Use and abuse of abuse

February 20, 2014

Following the news that an English lecturer from the University of Nottingham has apologised for describing a third-year student as an “idiot” and “semi-literate” on Facebook, our Deputy Head of Student Experience, Nancy Harbinger, has issued new guidelines to circumvent the possibility of any such academic imprudence within our own university.

In a top priority memorandum emailed to all academic staff, Ms Harbinger recognises what she calls “the traditional right of academics to use evaluative terms to characterise individual students”. She also acknowledges that “where pedagogic circumstances provide the justification”, it may be appropriate to make use of such pejorative terms as “idiotic’’, “semi-literate” and “even such vernacular characterisations as ‘two sandwiches short of a picnic’ ”.

However, she insists that these and similar terms should never be posted on social media sites but should be confined to whispered asides in “such traditional arenas for student abuse as senior common rooms”.

More public comments about idiotic or semi-literate students should rely on the well-established alternative formulations: “Only just satisfactory”, “Recurrently marginal” or “May well have to settle for a lower”.


Will it fit in my seminar room?

Poppletonian robot

Our Corporate Director of Human Resources, Louise Bimpson, has responded vigorously to the recent contention in Times Higher Education by Martin McQuillan, dean of arts and social sciences at Kingston University, that the proposed involvement of the Consumers’ Association in university assessment would give a totally wrong impression of the nature of higher education.

Although Ms Bimpson agreed that the concept of “best buy” could be misleading when it was used to distinguish between different universities, she believed that the concept had “discriminating power” when applied to individual members of academic staff. In this respect, she listed a recent Which?-style evaluation of Professor Gordon Lapping, of our Department of Media and Cultural Studies:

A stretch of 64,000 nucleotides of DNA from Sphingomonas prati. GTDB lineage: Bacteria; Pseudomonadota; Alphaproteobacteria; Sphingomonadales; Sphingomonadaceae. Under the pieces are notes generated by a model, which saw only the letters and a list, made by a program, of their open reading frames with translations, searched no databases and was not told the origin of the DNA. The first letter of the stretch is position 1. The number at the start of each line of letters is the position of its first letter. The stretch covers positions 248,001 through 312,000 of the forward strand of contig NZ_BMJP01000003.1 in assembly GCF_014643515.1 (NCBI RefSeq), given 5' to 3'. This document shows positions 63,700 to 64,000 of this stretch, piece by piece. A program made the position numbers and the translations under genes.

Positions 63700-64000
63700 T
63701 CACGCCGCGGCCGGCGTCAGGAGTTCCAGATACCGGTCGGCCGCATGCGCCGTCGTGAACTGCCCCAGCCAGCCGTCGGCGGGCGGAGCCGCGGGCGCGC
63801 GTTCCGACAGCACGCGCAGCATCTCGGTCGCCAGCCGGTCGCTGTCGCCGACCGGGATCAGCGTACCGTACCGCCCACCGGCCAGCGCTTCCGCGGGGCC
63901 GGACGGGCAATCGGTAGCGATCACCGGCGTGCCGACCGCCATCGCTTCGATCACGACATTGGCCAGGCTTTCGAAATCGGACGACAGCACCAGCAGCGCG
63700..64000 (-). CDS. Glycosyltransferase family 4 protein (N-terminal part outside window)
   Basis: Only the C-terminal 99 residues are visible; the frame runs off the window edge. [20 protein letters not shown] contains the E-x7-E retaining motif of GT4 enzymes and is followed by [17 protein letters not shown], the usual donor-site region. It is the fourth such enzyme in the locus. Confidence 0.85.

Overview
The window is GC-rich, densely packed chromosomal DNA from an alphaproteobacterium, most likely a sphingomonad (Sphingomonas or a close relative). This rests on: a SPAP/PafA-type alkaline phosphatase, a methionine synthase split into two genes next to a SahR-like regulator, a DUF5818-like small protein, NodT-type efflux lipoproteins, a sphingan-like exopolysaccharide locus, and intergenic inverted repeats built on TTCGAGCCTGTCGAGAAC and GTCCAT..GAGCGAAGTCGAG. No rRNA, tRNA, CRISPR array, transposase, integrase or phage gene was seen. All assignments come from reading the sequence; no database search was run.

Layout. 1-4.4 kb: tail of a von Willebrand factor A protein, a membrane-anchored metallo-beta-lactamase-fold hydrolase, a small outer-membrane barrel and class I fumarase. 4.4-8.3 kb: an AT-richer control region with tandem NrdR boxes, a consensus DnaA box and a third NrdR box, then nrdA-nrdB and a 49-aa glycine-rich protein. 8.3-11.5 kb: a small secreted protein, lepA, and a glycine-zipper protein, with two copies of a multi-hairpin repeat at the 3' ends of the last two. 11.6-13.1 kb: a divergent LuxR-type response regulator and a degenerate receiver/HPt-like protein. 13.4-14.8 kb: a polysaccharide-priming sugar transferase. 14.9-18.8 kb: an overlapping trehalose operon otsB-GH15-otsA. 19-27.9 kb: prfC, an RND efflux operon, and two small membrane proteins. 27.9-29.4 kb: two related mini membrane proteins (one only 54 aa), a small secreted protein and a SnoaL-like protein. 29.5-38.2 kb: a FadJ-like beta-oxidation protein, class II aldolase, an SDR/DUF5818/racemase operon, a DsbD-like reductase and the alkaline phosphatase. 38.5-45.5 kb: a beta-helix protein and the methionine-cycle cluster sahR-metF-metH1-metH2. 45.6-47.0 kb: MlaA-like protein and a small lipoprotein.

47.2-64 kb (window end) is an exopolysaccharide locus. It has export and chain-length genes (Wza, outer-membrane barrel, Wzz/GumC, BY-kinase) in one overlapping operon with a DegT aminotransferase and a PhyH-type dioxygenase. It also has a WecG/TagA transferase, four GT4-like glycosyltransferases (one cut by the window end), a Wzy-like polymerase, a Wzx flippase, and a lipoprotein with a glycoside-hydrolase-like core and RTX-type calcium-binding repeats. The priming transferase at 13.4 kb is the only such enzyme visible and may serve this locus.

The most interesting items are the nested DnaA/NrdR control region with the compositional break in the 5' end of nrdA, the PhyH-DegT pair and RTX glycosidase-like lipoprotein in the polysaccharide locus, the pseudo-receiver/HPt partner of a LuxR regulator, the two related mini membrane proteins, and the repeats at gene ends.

The Lapping

Will it fit in your seminar room?
The Lapping has slimmed down a great deal since the last pay rise and will now slide easily behind a standard size desk and still leave enough space in the room to accommodate up to 24 students.

How noisy is it?
The Lapping starts with a loud whirring engaged sound, but this soon reduces to a barely audible whimper as the cycle progresses.

How much energy does it use in a typical cycle?
The Lapping will run for approximately 45 minutes on three cups of coffee, a muesli bar and four Nurofen.

Does it remove all known stains?
The Lapping removes some faulty generalisations and one or two undistributed middles, but can also leave large unsightly patches of ignorance.

Is the Lapping free-standing?
Earlier models could stand entirely on their own, but the latest model needs to sit down a lot in the afternoon.

Does it remove all odours?
At the end of each cycle, there is a discernible whiff of ennui.


Thought for the week

(contributed by Jennifer Doubleday, Head of Personal Development)

In next week’s Thursday seminar, Professor G. K. Diploid, who was recently a member of the team that identified the genetic basis of homosexuality, will describe his team’s latest discovery of the genetic basis for a tendency to propagate higher forms of nonsense.

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